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What you need to know about COVID-19: September 18, 2020
You now have the time to build a habit
It has been inspiring to see how people are out walking, running and biking, while keeping their distance of course. I might just be noticing it more these days, but it seems to me to be a whole lot more people out there getting some activity in this high stress time. Maybe this is one piece of silver lining in this cloud. We all know what physical activity does for us, I do not need to list all the benefits. One thing I will remind you though is how much physical activity can positively impact your mental health. I would like to take a moment to be little self-reflective. I would ask that you notice how you feel prior to going out for a walk verses when you come back in. Notice the impact of getting active has on your mental state. It literally can be like a drug. I ask you to remember this feeling when you do not want to get up from the computer or off the couch. Physical activity can play an important part in keeping your resilience battery charged.
This is, and will continue to be, trying times. Resilience is a complicated formula that you determine. There is no one path to sustained resilience or one way to live a flourishing life. You will have people try to tell you this in motivational talks or in books, but it is not true. Are there certain aspects that are proven to really help? Sure, but you need to create your own path. I am hopeful that some sort of physical activity resonates with you to sustain your own r-battery, but I appreciate not all get the same high I do. I encourage you to find something that can give you a charge as there will lots of stuff over the next little while that will be drain.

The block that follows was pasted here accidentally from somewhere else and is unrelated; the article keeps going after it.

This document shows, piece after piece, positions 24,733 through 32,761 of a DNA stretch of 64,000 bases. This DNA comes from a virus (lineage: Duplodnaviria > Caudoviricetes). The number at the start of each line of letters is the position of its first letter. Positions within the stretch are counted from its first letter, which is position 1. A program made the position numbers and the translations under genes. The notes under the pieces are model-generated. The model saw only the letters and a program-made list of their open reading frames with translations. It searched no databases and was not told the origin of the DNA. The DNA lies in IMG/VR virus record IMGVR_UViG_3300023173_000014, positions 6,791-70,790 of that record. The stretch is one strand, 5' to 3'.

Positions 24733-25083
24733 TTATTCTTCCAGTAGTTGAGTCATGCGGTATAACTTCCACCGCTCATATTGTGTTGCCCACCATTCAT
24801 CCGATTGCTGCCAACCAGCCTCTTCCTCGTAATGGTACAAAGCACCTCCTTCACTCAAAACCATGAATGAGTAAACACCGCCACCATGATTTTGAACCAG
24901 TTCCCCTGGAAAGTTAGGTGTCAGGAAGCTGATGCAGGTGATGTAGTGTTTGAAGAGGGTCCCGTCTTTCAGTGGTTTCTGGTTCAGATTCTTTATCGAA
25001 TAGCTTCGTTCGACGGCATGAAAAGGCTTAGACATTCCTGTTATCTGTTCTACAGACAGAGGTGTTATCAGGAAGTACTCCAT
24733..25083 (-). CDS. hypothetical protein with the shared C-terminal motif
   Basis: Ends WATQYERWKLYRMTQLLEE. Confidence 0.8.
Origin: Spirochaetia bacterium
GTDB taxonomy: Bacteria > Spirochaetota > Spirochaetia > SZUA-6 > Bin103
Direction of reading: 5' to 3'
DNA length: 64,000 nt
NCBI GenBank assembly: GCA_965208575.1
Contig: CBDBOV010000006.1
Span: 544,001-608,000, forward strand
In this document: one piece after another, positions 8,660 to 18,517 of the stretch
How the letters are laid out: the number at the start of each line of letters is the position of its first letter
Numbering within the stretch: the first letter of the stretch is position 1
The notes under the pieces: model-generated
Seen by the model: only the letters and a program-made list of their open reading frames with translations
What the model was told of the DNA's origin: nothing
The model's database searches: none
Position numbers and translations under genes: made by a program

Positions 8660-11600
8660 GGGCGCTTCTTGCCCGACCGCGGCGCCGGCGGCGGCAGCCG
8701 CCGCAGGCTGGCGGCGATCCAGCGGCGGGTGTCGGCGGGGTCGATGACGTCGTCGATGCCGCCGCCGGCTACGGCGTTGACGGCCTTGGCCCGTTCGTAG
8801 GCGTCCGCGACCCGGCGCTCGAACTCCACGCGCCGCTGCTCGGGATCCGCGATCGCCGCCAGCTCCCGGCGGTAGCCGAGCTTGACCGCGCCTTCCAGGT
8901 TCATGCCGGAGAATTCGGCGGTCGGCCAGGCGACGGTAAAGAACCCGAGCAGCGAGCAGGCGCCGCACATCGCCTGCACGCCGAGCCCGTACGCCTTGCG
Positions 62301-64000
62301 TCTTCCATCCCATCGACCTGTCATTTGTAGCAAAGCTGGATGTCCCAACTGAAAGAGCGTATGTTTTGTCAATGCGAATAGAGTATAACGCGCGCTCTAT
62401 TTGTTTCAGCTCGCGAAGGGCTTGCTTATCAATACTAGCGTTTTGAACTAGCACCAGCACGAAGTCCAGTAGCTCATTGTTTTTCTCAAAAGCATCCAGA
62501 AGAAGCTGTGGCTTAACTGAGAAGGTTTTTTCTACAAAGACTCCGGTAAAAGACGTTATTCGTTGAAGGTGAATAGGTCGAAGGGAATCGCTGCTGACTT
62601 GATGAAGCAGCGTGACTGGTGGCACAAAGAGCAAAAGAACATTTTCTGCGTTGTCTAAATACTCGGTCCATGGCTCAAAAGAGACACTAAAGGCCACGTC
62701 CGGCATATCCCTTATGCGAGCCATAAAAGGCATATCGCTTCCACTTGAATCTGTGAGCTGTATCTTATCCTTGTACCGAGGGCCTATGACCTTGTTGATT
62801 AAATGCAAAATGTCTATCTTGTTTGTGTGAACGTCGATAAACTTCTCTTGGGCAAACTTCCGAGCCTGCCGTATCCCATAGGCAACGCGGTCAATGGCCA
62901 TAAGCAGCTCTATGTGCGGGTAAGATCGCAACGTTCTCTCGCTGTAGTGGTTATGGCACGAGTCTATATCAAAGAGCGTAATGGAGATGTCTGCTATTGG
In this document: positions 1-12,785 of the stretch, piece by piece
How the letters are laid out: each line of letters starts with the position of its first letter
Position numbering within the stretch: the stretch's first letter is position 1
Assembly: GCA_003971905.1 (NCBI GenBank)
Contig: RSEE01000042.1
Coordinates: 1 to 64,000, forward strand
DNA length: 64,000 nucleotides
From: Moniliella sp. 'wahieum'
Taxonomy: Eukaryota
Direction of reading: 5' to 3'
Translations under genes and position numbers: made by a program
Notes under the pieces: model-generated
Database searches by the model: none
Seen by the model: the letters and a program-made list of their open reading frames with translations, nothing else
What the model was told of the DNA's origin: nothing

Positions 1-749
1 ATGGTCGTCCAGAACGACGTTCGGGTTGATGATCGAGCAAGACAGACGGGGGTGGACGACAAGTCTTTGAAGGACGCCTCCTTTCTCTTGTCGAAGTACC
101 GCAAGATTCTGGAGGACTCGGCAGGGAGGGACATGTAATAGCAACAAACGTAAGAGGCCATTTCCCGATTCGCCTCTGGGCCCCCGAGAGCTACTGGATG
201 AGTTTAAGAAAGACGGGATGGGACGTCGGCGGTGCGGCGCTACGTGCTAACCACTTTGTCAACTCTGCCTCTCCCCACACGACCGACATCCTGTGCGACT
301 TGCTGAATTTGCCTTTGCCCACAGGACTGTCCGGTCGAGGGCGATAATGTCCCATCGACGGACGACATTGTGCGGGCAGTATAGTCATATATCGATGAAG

Walking is probably the easiest mode for most. Not all but most. As a disclaimer, check with your local government officials as some parks, paths and areas are closed so take what I say with that in mind. Getting in nature is one of the best, and simple, r-battery boosts. A great study out of Japan asked subjects to either walk in the city or in nature. What they found was those walking in the city had higher levels of cortisol after the walk (cortisol is a stress hormone). Those that walked in nature had less cortisol and had more of the positive hormones, the one that makes us feel like I suggested at the start of this article. Keep this in mind when you decide where to walk today. Again, please remember our heath officials’ recommendations on this, social distancing, not driving to the location, etc.
Other opportunities are to do something on-line. The last 3 days I have been coordinating and leading workouts online for the Olympians I work with. If you think you can keep up you are welcome to join us. Kidding. Find something online that fits your pace. Maybe it is just a stretch video, maybe you can have people you are social isolating with join in or maybe you can team up online with some friends and do it together. The next workout with the athletes I am going to have different athletes take over the screen and pick their favorite exercise. Try this with some friends online.
This could be the opportune time for some people to start who have said countless times in the past “I don’t have time”. I appreciate some have kids at home, are learning new technology so they can work at home and just stressed out about the whole situation making it hard to think about starting. I get it. Trying to see this time as opportunity can feel silly and not taking the situation seriously however it is what resilient people do. Looking after your health is how you are taking it seriously. It is not being silly or flippant about this difficult time.
Lastly, It can take some time to build a habit. Some research says 12 weeks, 16 weeks or 6 months. Imagine in the future you can say “that was a shitty time for society, but it is where I built the habit of physical activity into my life”.
Do not feel guilty over this. It is normal to feel fear and bad for those who are sick and struggling but let’s make it normal to also look after our own health in this time of crisis.
Darren Steeves is the owner of VenduraWellness.com, a company dedicated to improving organizational health one step at a time.